ANN ARBOR, Mich.---A study by University of Michigan researchers offers new insight into what happens to mercury deposited onto Arctic snow from the atmosphere.
The work also provides a new approach to tracking mercury's movement through Arctic ecosystems.
Mercury is a naturally occurring element, but some 2000 tons of it enter the global environment each year from human-generated sources such as coal-burning power plants, incinerators and chlorine-producing plants.
"When released into the atmosphere in its reduced form, mercury is not very reactive. It can float around in the atmosphere as a gas for a year or more, and it's not really an environmental problem at the concentrations at which it occurs," said Joel Blum, the John D. MacArthur Professor of Geological Sciences.
But once mercury is oxidized, through a process that involves sunlight and often the element bromine, it becomes very reactive. Deposited onto land or into water, the mercury is picked up by microorganisms, which convert some of it to methylmercury, a highly toxic form that builds up in fish and the animals that eat them.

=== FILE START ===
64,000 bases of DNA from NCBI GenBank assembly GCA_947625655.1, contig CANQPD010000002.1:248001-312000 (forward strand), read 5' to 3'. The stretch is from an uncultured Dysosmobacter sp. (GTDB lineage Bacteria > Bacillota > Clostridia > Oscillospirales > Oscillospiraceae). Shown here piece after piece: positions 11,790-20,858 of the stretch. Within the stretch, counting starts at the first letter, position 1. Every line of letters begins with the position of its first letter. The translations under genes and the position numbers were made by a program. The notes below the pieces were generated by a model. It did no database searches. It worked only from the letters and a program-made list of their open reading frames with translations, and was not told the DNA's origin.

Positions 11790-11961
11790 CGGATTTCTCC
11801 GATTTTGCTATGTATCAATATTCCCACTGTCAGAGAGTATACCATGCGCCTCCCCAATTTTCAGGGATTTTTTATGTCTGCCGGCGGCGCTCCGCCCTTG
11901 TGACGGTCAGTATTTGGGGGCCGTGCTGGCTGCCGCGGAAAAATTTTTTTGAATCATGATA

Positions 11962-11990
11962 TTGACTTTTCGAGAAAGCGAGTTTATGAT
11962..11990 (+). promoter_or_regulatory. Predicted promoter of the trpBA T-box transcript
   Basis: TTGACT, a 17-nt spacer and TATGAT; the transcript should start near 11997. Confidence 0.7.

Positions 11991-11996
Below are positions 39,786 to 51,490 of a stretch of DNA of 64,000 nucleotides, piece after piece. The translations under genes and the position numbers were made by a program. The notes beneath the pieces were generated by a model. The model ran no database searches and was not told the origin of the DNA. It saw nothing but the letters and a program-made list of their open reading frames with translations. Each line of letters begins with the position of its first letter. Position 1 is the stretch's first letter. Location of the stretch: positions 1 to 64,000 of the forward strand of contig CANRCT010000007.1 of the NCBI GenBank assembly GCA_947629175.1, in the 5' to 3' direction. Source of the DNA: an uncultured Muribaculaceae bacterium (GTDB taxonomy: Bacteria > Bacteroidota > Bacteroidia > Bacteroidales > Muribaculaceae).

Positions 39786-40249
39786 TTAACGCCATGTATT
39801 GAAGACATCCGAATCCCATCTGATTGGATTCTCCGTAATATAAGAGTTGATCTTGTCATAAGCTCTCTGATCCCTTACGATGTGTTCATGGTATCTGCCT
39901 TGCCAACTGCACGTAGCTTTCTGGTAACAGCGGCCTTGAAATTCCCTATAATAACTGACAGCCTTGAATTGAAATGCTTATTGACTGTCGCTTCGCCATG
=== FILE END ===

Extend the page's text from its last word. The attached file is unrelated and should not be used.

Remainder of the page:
As bigger animals eat smaller ones, the methylmercury is concentrated. In wildlife, exposure to methylmercury can interfere with reproduction, growth, development and behavior and may even cause death. Effects on humans include damage to the central nervous system, heart and immune system. The developing brains of young and unborn children are especially vulnerable.
The research is described in a paper published online Feb. 7 in the journal Nature Geoscience.
In the Arctic, mercury remains in its benign gaseous form through the dark winter, because there's no sunlight to drive oxidation and little bromine to catalyze the process. But in polar springtime, that all changes. As sea ice breaks up, water vapor rises in great clouds through the openings in the ice, bringing with it bromine from the sea water
|Contact: Nancy Ross-Flanigan|
University of Michigan